Benefits to having a degree (with steps to earn one)
Updated 17 April 2023
If you're considering your career path after finishing secondary school, deciding whether to attend university is important. Earning a degree unfolds a variety of options and opportunities in life and prepares you psychologically and socially for your career. Learning the benefits of having a degree can help you understand the rewarding opportunities available and assist you in deciding if a degree is something you may wish to pursue. In this article, we define a degree, provide the benefits to having a degree and outline steps to earning one to help you improve your career.
What is a degree?
A degree is an academic certificate a university or college awards students to indicate the completion of a course or the extent of their academic achievement. Pursuing a degree allows you to specialise in a subject of your choice during a three or four year educational programme. A degree programme can equip you with the knowledge and skills necessary to pursue a specific profession and help you begin a new career in a field that interests you.
Related: What is a bachelor's degree?
Benefits to having a degree
The following lists several benefits to having a degree:
Offers more career opportunities
A bachelor's degree can lead to many rewarding job opportunities. More well-paid jobs are available to degree holders compared to graduates from secondary school. Even when jobs don't require a university degree, some employers prefer hiring candidates who have one. A degree also offers you more flexibility in choosing your location for work, depending on your preferences.
Prepares you for prestigious careers
A degree can be a starting point for some high-status professions. For example, a university degree may be key if you plan to work as an engineer, physicist, doctor, therapist, finance manager or other related occupation. These professions often require candidates to have essential skills and expertise taught in universities or other higher education institutions. Pursuing a degree provides a platform to learn these skills from industry experts.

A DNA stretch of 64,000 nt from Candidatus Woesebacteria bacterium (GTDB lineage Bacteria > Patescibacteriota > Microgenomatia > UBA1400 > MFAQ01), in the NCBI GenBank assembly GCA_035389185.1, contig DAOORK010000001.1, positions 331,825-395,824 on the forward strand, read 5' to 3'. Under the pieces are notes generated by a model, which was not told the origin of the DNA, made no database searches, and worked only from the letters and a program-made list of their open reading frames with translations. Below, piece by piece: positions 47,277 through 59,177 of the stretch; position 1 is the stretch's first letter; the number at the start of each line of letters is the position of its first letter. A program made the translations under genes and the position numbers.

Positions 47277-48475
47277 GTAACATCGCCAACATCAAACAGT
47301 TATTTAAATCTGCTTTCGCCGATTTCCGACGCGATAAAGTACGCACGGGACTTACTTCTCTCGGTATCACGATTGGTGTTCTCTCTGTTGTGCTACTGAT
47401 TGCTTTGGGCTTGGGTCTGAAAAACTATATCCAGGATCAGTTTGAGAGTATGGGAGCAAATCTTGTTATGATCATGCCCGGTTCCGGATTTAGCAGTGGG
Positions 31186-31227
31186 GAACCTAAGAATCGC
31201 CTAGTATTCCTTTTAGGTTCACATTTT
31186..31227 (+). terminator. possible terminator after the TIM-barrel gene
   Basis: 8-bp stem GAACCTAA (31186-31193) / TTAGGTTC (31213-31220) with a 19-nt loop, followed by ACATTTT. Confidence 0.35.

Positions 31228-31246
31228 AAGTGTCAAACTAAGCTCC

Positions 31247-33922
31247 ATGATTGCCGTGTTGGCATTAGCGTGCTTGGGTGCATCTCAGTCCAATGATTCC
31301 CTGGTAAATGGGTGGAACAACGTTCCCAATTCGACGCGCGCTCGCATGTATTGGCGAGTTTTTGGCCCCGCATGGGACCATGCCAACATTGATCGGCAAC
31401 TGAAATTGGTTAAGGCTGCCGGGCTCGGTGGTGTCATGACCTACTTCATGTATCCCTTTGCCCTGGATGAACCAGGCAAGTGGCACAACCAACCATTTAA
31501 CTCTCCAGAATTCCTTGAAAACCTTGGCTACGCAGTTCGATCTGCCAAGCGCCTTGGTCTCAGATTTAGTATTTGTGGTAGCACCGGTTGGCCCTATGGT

Offers better income potential
Pursuing a degree can be a route to a career that pays better. The job you find yourself in often depends on your skills and level of education and knowledge. Pursuing higher education can give you the advantage of better compensation for your work over someone without a degree. Companies may also offer candidates with a master's degree more compensation than those with only a bachelor's degree.
Ensures job security
Job security is important, especially when looking at your long-term career goals. Pursuing a degree provides practical skills that enable you to be effective in the job market. When you harness these skills and utilise them effectively in the workplace, you could become a key employee in the company.
Enhances job contentment
A university education allows you to gain education, skills and knowledge that match your future career goals. When you pursue a degree, you have the option of choosing which fields in certain industries you may wish to pursue. When you pursue a career in your area of study and interest, you're likely to be more content in the workplace. Finding job satisfaction can help you be more productive and propel you to seek career advancement opportunities.
Promotes personal growth
Besides finding a good job, your four or more university years can help shape and prepare you for the working world. Attending university can mean spending your college years far from your family and living alone for the first time. This enables you to grow as a person, discover more about your strengths and forge important connections. University education teaches skills that may help you analyse and resolve problems in the future.
Gaining a degree boosts your confidence and provides a sense of achievement. A degree is a constant reminder of your efforts to get to a particular place in your life, especially if it helps you find a job. The self-confidence you gain from earning a degree stays with you even when you encounter challenges, giving you the self-assurance that you can overcome obstacles.
Offers networking opportunities